Welcome to In The Club, a newsletter of resources to keep your book group well-met, well-read, and well-fed.
I went to a comedy show with a friend this past weekend and it was…not what I expected. The comedians were funny and everything, but they were also very conscious. Don’t get me wrong, they made jokes making fun of people, but they still felt like jokes rather than something more insidious. They were also all of color. I was honestly, low-key dreading going because I have a low tolerance for nastiness these days, but I was pleasantly surprised overall. With everything going on, I’m happy with how people still seem to be progressing.
With that said, let’s get to the club!
Nibbles and Sips
My friend and I went to a ramen shop and the food was amazing. I tried sake for the first time (which was delicious and gave me a five minute listening comprehension delay lol), had this huge, delicious bowl of ramen that came with fried broccolini — which seemed a bit random when I ordered it, but was so good. I also had these dumplings filled with impossible “meat” that tasted just like pork dumplings. Like, for real, I legit asked the server if maybe they were meat, they were that good.
Now I know I recommended an impossible meat item recently, but bear with me, these dumplings were so good that I had to figure out how to make them myself. I’ll also include a classic veggie dumpling recipe because I love all dumplings, really (this recipe has bonus points for that extra thiccc looking, freshly made dumpling wrapper).
For the impossible dumplings, Nancy at noms.com shows us how to do them. If your cabinet is well-stocked, you probably already have a lot of the ingredients, like garlic powder, paprika, etc. What I have to get myself is: wonton wrappers, sesame seeds, Chinese pickled daikon radish, cumin seeds, and of course the impossible meat. I am so excited to try these with a sriracha + soy sauce+ apple cider vinegar mix.
Now for books!
You’ll Want to Add These to the TBR…
Foul Lady Fortune by Chloe Gong (September 27th)
Four years ago, Rosalind Lang was brought back to life and essentially made immortal. Now, in the Shanghai of 1931, she hopes to make amends for her past by lending her country her skills as an assassin. When a string of murders disrupts Shanghai, her mission changes. She’s to pose as the wife of the playboy spy Orion Hong and go under cover to determine whether the Japanese Imperial Army has any involvement. Naturally, both Rosalind and Orion find that things aren’t as simple as they first thought.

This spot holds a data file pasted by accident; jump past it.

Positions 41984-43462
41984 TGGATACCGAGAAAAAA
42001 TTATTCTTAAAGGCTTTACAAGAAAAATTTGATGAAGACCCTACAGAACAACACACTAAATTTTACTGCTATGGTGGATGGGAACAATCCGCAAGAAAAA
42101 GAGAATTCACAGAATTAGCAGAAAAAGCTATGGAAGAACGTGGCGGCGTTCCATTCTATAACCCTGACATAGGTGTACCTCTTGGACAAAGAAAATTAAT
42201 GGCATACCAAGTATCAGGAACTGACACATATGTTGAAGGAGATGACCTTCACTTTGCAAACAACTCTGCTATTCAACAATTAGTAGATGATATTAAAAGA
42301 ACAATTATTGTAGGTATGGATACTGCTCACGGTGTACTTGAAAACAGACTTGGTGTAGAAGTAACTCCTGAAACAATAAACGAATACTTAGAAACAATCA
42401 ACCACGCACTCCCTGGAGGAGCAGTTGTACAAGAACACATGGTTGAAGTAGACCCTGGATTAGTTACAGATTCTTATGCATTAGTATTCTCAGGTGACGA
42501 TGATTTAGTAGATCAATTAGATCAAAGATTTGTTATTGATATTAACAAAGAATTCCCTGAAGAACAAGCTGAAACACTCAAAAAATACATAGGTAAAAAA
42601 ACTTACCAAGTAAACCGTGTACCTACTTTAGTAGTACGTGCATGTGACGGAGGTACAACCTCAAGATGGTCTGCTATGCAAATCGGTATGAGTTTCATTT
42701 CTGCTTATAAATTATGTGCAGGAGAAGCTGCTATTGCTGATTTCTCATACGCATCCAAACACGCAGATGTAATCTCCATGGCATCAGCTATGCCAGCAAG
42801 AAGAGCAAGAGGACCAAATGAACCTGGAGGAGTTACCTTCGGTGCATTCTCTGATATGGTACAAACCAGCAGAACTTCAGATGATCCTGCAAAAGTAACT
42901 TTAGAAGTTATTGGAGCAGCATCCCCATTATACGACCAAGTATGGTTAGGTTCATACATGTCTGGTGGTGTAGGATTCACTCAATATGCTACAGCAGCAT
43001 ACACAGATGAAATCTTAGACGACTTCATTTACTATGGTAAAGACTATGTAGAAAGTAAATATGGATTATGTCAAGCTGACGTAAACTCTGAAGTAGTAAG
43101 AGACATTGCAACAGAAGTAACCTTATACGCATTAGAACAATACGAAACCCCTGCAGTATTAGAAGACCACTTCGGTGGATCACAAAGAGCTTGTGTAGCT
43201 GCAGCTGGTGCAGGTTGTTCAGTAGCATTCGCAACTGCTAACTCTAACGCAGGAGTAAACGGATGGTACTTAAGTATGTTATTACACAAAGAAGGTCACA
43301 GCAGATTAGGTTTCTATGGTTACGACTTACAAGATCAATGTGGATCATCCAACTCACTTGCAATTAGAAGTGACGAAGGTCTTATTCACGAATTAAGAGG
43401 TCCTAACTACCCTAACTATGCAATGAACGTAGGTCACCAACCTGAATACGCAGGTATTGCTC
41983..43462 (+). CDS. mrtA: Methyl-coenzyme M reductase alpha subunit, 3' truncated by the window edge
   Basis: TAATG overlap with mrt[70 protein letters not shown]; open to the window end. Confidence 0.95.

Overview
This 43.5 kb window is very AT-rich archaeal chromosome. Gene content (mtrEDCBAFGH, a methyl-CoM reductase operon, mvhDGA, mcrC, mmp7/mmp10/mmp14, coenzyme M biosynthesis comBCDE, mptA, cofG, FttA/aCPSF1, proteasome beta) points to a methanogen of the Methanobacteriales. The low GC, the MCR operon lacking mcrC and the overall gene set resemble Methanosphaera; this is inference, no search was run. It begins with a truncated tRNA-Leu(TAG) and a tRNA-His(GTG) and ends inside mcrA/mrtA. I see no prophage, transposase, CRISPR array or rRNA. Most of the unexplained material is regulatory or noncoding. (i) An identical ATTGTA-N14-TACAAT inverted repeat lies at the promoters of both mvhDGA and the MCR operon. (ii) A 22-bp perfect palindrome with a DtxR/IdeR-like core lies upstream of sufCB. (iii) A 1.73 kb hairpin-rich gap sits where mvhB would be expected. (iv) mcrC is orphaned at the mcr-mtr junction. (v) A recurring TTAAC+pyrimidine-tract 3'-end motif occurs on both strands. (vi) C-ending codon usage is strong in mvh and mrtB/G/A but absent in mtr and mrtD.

The Furrows by Namwali Serpell (September 27th)
Cassandra was 12 when there was an accident and her younger brother Wayne was lost forever. His body was never found, and the loss of him tears her family apart. Her father starts a new family elsewhere and her mother starts an organization that focuses on other missing children. All her life since the accident, Cassandra has seen her brother in her everyday life — from restaurant windows to grocery aisles — but another accident brings her into contact with a mysterious man. Something about him is oddly familiar, and his name is Wayne.
Catching the Light by Joy Harjo (October 4th)
Harjo was the 23rd United States Poet Laureate, and with this memoir, she reflects on why she writes poetry. She details her life through personal stories that go from her childhood in the ’60s to her fight to center Indigenous culture. For Harjo, poetry comes from broken and silenced histories and is a way to reclaim narratives. I love books by writers about writing, and I’m especially excited for this one since I haven’t read a book about poetry specifically yet.
Demon Copperhead by Barbara Kingsolver (October 18th)
First of all, let’s get into this title, which is a play on David Copperfield, but adapted to an Appalachian setting. I love the idea of superimposing a Victorian novel over the American South. It just seems like it works. Here, a boy is born to a teenaged mother in the mountains of Appalachia and has nothing other than his intelligence and tenacity for survival to help carry him through foster care, terrible schools, and addiction.
The experiences with abject childhood poverty Charles Dickens injected into his stories are still being experience by many in parts of the southern U.S., and are on full display in this book that was inspired by his work.
Honorable mention: Rust in the Root by Justina Ireland (I mentioned this already in the In Reading Color newsletter and didn’t want to be redundant. you should definitely add it to the TBR, though!).
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I hope this newsletter found you well, and as always, thanks for hanging out! If you have any comments or just want to connect, send an email to email@example.com or holla at me on Twitter @erica_eze_. You can also catch me talking more mess in the new In Reading Color newsletter as well as chattin’ with my new cohost Tirzah Price on the Hey YA podcast.
Until next week,